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News Line

November 2010

A success story ready to unfold...or not... On our way to court Keron’s (aka Boetie) mother asked if I could speak to him to find out the reasons for him having recently dropped out of school. To paint the picture, both mom and sister were on their way to court for charges laid against them and Keron’s brother-in-law that lives with them is out of jail, but is on the run as there is a warrant for his arrest. These are the adults in his life and Boetie lives with them, all in one small room.

He is 13 years old and his mother was only slightly con-

cerned about him dropping out of school. Interestingly she didn’t ask me to talk him into going back to school, it seems that his behaviour was all too normal in their world. Casually she mentioned, “Oh and by the way, he hangs out at Madron’s place”, a known drug dealer on the streets. At LifeXchange, when we hear someone has dropped out of school, it is like an alarm that goes off in a fire station. A fire is raging somewhere and it could take lives! It means that, the young person will fill his time with mischief and boredom, hang out with other drop outs and within a short time enter the school of the street which has its graduate ceremonies as Pollsmoor, a high security prison. So down the pole I slid, into our LifeXchange fire engine and rushed to the scene to find a young boy that seemed so innocent, but the lack of eye communication and ’shamefulness’ tells another story. After a brief chat, I set up a hot chocolate meeting at a nearby coffee shop...he has never been in a coffee shop before. The next day he arrived wearing his best clothes…his church clothes. One could see he felt intimidated by the presence of the other people in the shop, the clients, the waiters, the foreign sounds and the yummy flake hot chocolate which he had never tasted before. “Boetie, what do you dream about, what do you want to do when you grow up?” was my question. “I want to be a lawyer” he said, “like Zander” (a coloured

actor on a SA

soapy). So I immediately phoned Christa, a lady that has served her time behind law books, and asked if she could have a chat with Keron who is interested in law. After they spoke Keron was beaming, “a real attorney spoke to me!” In their discussion it came out that the main reason for him not attending school was because he didn’t have school shoes, to which Christa responded, “I will sponsor you school shoes between now and grade 12.” A week later shoes (and chocolates) were bought, Keron is back in school...and this is normally where most NGO’s and government would say, “wow...and he lived happily ever after!” This is where we say: “the raging fire is under control, immediate threat detained...but he has tasted the ’freedom’ of the streets, running wild. He has very little support at home and has already hung out with the “big dogs” who offer ’friendship’. Boetie is at high risk and needs immediate intervention to prevent him turning into another statistic - but to intervene we need money. It costs LifeXchange R21180 per young person annually, and is broken down in the following way:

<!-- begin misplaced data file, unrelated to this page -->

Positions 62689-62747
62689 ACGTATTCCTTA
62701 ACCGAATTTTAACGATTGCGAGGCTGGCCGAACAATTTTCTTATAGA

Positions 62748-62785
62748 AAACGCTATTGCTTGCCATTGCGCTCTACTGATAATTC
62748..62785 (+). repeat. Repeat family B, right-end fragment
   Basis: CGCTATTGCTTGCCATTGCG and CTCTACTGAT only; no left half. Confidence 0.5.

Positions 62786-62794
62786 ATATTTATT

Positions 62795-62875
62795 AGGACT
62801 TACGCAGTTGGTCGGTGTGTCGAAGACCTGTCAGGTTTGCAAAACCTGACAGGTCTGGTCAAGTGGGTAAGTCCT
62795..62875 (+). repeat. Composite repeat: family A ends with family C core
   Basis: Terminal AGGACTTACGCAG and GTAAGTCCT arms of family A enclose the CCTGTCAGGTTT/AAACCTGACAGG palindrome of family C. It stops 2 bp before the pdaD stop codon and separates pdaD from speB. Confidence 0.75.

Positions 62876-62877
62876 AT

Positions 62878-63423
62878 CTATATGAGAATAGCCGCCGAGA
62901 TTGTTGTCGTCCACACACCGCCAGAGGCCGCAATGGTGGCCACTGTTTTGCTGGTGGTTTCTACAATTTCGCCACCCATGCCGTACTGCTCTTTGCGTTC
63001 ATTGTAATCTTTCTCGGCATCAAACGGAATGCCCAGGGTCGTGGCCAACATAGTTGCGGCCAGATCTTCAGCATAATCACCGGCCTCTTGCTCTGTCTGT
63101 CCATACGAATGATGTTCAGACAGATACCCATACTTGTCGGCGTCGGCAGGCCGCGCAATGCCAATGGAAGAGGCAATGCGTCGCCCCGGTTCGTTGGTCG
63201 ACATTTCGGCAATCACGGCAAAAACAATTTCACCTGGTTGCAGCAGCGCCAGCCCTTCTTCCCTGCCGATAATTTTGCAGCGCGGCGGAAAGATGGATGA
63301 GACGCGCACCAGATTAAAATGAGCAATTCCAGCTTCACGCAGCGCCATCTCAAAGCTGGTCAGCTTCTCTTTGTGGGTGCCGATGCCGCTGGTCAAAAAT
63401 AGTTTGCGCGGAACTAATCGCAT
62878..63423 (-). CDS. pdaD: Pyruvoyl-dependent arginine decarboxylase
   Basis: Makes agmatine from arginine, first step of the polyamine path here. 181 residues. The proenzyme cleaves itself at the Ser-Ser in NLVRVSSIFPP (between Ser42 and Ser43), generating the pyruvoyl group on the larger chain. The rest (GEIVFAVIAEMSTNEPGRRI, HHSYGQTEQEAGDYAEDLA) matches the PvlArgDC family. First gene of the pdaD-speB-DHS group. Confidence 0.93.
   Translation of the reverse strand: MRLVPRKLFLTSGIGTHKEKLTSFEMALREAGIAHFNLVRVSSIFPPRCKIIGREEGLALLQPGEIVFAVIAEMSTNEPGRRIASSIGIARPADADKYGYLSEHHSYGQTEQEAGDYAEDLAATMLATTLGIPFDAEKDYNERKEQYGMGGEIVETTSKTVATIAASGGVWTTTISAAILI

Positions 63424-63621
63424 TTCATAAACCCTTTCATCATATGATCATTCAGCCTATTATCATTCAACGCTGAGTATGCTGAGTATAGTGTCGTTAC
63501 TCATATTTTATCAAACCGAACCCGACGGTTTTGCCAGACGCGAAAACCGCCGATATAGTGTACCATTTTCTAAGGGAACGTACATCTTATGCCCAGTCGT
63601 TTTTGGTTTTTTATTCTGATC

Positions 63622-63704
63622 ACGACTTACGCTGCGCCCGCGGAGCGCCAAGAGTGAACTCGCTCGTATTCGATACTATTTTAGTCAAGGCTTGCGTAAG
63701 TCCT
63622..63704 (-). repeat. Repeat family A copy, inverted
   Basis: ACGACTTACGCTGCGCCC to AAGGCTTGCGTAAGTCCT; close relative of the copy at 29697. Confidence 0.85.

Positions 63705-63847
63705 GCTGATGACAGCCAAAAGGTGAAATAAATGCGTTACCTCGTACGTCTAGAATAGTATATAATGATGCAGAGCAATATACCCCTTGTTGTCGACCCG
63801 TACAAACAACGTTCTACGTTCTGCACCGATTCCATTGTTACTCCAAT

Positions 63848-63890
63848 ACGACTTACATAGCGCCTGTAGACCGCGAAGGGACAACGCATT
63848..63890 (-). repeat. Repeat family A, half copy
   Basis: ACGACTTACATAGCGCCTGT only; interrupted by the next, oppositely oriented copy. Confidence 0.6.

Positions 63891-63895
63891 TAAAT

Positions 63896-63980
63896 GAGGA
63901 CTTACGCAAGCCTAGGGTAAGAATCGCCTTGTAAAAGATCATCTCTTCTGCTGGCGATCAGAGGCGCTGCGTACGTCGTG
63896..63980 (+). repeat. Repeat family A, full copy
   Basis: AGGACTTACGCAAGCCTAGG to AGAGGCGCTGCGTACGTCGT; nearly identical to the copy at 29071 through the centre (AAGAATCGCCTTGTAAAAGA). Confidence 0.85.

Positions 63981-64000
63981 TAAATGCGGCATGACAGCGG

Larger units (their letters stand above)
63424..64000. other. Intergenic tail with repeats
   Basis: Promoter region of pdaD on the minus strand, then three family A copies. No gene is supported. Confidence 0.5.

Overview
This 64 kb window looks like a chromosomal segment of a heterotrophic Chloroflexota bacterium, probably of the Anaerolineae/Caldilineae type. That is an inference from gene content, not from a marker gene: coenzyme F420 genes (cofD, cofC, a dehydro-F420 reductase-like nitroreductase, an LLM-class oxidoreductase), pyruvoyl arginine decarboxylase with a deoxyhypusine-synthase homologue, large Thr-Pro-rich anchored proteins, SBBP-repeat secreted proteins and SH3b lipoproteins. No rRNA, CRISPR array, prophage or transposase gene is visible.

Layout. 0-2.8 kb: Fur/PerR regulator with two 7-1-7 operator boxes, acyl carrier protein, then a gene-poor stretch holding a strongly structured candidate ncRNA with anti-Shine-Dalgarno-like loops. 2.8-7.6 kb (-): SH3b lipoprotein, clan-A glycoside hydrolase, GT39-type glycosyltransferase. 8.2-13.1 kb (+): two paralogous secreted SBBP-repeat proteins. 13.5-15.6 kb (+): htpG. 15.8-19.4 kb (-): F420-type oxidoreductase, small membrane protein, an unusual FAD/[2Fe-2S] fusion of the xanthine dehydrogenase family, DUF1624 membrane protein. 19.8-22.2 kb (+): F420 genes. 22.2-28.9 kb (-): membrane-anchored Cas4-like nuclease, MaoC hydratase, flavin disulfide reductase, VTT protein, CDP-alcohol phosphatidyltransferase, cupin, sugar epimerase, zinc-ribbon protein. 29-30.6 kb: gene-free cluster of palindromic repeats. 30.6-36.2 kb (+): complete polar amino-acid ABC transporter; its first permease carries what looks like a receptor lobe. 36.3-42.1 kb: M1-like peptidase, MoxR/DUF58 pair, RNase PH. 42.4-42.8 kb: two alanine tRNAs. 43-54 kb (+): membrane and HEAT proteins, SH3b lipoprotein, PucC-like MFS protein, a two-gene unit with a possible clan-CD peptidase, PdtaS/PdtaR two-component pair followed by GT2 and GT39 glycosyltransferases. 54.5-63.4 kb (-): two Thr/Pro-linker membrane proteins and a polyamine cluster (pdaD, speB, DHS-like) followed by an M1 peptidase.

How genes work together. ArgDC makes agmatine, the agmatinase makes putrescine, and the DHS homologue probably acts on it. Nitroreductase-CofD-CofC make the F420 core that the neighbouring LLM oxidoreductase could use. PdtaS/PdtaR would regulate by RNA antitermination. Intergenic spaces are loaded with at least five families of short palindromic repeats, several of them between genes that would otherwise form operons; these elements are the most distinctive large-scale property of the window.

Activities R900 2x Adventure camps R1200 24x Activities R400 Tournament fees etc R2500 Total Support etworking R500 Networking R3500 Development cost R600 Counselling R1080 Volunteering R5680 Total

Mentoring R100 Recruitment R700 Training R400 Follow-up & evaluation R900 2x Adventure camps R200 Material & meeting R2300 Total Administration R1500 Transport R6000 Administration R8000 Total Safety & Special needs R2200 House of safety & LifeXchange facility R500 Special needs R2700 Total

Our challenge is to find 12 companies willing to sponsor R1830 per month -this means that every month we can place one young person at risk within the LifeXchange process. Since we are registered with SARS as a non profit, this money is tax deductable making it in actual fact less than R1830 a month. Latest research done by Jane Wood revealed that consumer-facing companies put more effort into CSR than business-tobusiness companies, suggesting that the general public is more swayed by corporate behaviour than business clients. It also showed that smaller companies most often do not have CSR strategies in place. Your challenge...either you work for a medium/small businesses or you have friends who do. Send them this email and tell them about LifeXchange. A tax deductable R1830 a month to really change a life, every month, forever… Take on the challenge and follow our progress every month!

Thanks to Ram Mountaineering for the R4000 a month they are already contributing towards this cause!

October 2010 Newsletter  

Story of Keron, LifeXchange intervention and how you can help.

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